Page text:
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THE CONTRADICTIONS IN HASHEM'S WAYSGod spoke to Moshe and said to him, "I am Hashem. I appeared to Avraham, to Yitzchak, and to Ya'akov as Kel Shak-kai, but with My Name Hashem I did not make Myself known to them." (Shemos 6:2-3)
Digested from my sefer Trust Me! adapted from a talk given by Moreinu v 'Rabbeinu Ha-Rav Chaim Pinchas Scheinberg, ztzuk"l.
At the end of parshas Shemos, the Torah records that Moshe Rabbeinu appeared before Pharaoh and relayed Hashem's command: "Send My people out so that they may celebrate before Me in the wilderness" (Shemos 5:1). Moshe expected that his mission would have immediate success. However, instead of capitulating before the Divine will, Pharaoh became very recalcitrant. Not only did he refuse to let the Jews leave, he increased their workload, claiming: "They are lazy! Therefore, they cry out, saying, 'Let us go, and we will give offerings to our God.' Let the work be heavier upon the men and let them engage in it; and let them not mouth false words" (Shemos 5:8-9).
A delegation of Jewish foremen approached Pharaoh and begged him to have mercy, but he ignored their pleas. As the disconsolate group left Pharaoh's presence, they encountered Moshe and Aharon and complained that, instead of helping them, their interference had only made a bad situation worse. In desperation, Moshe appealed to Hashem and cried out: "My Lord, why have You dealt ill with this people; why did You send me? From the time that I came to Pharaoh to speak in Your name, it has become worse for this people, and You did not save Your people!" (Shemos 5:22-23).
The reply from Hashem was forthcoming: "And God said to Moshe, 'Now you will see what I will do to Pharaoh... I am Hashem. I appeared to Avraham, to Yitzchak, and to Ya'akov as Kel Shak-kai, but with My name Hashem I did not make Myself known to them'" (ibid. 6:1-3). Commenting on Hashem's reply to Moshe, Chazal relate (Sanhedrin 111a):
The Almighty said to Moshe, "Alas for what has been lost and can never be found again. How many times did I reveal Myself to Avraham, Yitzchak, and Ya'akov...yet [when they didn't see the fulfillment of the promises I made to them] they didn't question My ways, nor did they inquire into My name [which reveals My attributes]... You, however, asked Me My name at the outset, and now you claim, 'and You did not save Your people!' [Shemos 5:23] [Therefore,] 'Now you will see what I shall do to Pharaoh' [Shemos 6:1]: You shall see the war against Pharaoh, but you shall not see the war against the thirty-one kings [in Canaan]."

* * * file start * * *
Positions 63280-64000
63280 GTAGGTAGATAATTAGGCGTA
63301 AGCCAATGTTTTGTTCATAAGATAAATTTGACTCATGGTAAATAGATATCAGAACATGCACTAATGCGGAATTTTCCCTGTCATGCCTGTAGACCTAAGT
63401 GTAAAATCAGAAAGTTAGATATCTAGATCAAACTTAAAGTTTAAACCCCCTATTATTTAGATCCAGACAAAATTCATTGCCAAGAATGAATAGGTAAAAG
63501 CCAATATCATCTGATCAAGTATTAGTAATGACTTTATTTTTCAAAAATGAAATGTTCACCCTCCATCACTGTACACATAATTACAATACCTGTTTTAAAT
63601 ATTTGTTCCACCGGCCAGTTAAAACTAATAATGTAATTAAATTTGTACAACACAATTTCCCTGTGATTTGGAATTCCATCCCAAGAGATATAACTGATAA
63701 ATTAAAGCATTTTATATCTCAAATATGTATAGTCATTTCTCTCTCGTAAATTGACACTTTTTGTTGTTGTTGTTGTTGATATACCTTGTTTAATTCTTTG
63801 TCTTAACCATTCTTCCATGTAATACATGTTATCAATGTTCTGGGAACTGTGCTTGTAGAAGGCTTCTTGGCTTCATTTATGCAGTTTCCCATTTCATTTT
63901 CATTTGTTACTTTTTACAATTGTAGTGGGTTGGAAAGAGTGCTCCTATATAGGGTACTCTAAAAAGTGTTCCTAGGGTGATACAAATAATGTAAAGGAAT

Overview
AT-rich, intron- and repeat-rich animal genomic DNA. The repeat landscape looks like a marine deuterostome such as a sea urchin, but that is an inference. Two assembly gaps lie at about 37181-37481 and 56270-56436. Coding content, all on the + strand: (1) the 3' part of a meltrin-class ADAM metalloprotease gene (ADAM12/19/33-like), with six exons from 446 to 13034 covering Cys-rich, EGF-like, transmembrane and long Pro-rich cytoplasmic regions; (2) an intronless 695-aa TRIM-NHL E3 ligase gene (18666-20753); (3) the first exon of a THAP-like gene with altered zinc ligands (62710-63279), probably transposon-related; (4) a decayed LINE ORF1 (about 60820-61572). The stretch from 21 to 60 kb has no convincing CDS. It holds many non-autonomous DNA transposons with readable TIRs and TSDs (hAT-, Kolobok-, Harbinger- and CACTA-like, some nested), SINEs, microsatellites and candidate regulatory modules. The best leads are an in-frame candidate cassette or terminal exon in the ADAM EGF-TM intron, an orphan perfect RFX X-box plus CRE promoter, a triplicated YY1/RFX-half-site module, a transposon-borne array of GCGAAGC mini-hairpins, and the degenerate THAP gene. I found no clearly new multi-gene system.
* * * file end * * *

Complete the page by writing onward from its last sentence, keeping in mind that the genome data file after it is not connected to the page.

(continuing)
Why did Chazal so severely castigate Moshe Rabbeinu for his statement? Moshe Rabbeinu had received a direct command from the Almighty to go to Egypt and redeem the Jews. He was under the impression that Hashem would be with him and everything would proceed smoothly and quickly. He was convinced that no harm could result from his actions. However, he soon found that because of his actions, the situation of the Jews had deteriorated to an intolerable level - and it was all his fault. The Jews' suffering became so overwhelming that it was almost impossible to come to grips with it. Especially since Hashem's initial relationship with Moshe was open and revealed but subsequently deteriorated into a concealment of the Divine Hand.
Moshe's question was not simply about why the Almighty was acting in a concealed fashion. Rather, he was questioning the apparent contradictions that had arisen as a result: "If You wanted to take Your people out later, why did You have me come now? I shouldn't have been sent to Pharaoh until it was the right time! My actions on Your behalf have resulted in the very opposite of what You intended. A doctor can give the patient a bitter medicine, but at least it heals him! But in this case, it only aggravated the illness! If the time of the redemption hasn't yet arrived, why did You send me prematurely (which only made the situation worse)?" (see Ramban). Moshe was disturbed by the contradictions engendered by the concealment, and not by the concealment itself.
One Question - Or Thousands?
The Chofetz Chaim once noted that the world doesn't understand how we can believe in God. Moreover, people ask, who created the Almighty? It may seem all one question. But in reality, one who doesn't believe in Hashem has not one question, but thousands. Who made the sun and the moon; who made the stars; who made man? And the list goes on and on.
The Chovos Ha-Levavos writes that there are people who claim that the world did not come into existence by design. Rather, a chain of fortuitous events caused everything to come into being. This is a preposterous idea that immediately evaporates when exposed to the light of reason. How can an intelligent person believe such a thing?! Upon seeing a water wheel, for example, which was obviously constructed to facilitate irrigation, could a person possibly imagine that it came into existence by chance?
I have seen an article from Reader's Digest by a Dr. Sarnoff, who served as the president of the American Academy of Science at the time the article appeared. He writes that, based on his scientific knowledge, there are seven reasons why he believes there is a Creator. The informed opinion of such an eminent scientist is not to be lightly dismissed.